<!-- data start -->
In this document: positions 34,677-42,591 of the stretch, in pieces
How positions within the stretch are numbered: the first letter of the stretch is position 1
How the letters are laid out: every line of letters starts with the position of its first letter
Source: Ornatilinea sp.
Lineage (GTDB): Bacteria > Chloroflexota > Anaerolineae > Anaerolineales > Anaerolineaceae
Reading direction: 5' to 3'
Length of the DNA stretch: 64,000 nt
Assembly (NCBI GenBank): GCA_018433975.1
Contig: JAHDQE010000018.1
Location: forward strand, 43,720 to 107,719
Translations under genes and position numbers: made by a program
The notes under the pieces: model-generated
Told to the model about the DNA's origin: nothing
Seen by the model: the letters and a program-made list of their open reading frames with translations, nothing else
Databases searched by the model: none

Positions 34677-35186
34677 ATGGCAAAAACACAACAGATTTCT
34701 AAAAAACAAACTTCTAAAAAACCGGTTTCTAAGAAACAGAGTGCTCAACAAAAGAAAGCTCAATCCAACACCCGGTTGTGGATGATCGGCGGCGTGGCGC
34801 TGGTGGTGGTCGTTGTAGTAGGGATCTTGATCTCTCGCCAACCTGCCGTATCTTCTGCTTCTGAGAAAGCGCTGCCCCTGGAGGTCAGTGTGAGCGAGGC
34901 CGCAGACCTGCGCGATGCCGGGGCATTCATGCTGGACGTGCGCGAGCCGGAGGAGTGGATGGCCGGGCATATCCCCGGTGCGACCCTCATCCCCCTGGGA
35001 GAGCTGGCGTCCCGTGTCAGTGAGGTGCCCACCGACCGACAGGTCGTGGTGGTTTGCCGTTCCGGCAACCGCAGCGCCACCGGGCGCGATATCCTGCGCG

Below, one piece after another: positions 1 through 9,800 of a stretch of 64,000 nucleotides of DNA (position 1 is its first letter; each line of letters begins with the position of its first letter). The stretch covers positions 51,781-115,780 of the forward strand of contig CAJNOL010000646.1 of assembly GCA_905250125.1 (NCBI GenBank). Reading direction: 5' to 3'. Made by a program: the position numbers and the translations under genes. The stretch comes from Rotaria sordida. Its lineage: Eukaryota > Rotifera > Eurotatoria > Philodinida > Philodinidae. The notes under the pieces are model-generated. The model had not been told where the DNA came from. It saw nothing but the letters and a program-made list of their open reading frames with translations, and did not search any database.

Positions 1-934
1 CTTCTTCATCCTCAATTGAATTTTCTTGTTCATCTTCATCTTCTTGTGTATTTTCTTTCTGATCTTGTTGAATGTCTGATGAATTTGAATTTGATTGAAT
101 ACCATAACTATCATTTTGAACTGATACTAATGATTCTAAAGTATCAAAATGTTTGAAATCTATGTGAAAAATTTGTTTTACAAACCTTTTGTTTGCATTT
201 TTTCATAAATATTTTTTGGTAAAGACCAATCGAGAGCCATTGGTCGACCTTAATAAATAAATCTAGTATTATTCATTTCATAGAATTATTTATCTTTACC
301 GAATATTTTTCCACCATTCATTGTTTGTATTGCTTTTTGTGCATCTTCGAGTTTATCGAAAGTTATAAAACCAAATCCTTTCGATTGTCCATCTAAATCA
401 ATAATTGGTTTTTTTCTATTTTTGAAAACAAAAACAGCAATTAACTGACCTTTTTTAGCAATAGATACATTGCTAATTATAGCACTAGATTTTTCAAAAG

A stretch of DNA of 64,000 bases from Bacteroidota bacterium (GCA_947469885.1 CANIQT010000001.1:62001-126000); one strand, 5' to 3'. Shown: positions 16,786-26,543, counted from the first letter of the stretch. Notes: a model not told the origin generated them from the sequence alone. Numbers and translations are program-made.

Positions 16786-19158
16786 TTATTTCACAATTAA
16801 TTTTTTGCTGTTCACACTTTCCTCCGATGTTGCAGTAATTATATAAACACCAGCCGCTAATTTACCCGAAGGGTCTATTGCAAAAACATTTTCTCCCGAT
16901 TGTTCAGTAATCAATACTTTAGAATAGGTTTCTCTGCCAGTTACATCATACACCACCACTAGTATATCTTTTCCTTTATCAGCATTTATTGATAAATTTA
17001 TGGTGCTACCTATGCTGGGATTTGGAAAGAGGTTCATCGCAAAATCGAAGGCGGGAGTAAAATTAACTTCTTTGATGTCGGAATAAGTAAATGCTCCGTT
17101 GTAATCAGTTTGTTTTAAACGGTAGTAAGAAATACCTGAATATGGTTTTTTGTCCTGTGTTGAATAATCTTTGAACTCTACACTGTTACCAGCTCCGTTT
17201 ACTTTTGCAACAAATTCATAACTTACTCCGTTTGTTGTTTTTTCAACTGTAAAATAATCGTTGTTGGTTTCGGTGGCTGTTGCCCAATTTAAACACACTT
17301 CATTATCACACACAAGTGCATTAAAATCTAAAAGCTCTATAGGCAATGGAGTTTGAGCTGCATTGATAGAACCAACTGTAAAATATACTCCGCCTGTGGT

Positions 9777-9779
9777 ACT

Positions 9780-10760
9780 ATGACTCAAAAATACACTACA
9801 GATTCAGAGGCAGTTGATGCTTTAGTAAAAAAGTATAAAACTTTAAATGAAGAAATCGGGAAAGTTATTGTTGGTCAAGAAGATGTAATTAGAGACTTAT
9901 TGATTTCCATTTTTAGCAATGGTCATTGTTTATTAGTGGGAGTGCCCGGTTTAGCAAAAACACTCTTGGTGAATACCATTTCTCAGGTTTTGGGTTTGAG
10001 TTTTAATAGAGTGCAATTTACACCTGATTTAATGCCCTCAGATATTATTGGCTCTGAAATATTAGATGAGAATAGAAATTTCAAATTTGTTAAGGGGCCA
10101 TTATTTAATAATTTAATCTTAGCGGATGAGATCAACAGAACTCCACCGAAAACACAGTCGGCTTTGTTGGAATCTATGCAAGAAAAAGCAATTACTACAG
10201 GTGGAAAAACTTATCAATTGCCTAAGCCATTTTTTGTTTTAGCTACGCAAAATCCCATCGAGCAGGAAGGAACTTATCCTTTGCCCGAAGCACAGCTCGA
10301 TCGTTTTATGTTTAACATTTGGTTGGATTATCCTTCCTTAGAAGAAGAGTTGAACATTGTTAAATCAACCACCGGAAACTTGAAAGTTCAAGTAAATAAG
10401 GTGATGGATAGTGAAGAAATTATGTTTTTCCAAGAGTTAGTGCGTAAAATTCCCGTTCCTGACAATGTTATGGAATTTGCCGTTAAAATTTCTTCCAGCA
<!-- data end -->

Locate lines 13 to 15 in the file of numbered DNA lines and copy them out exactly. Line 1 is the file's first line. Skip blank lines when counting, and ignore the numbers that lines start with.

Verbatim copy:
Told to the model about the DNA's origin: nothing
Seen by the model: the letters and a program-made list of their open reading frames with translations, nothing else
Databases searched by the model: none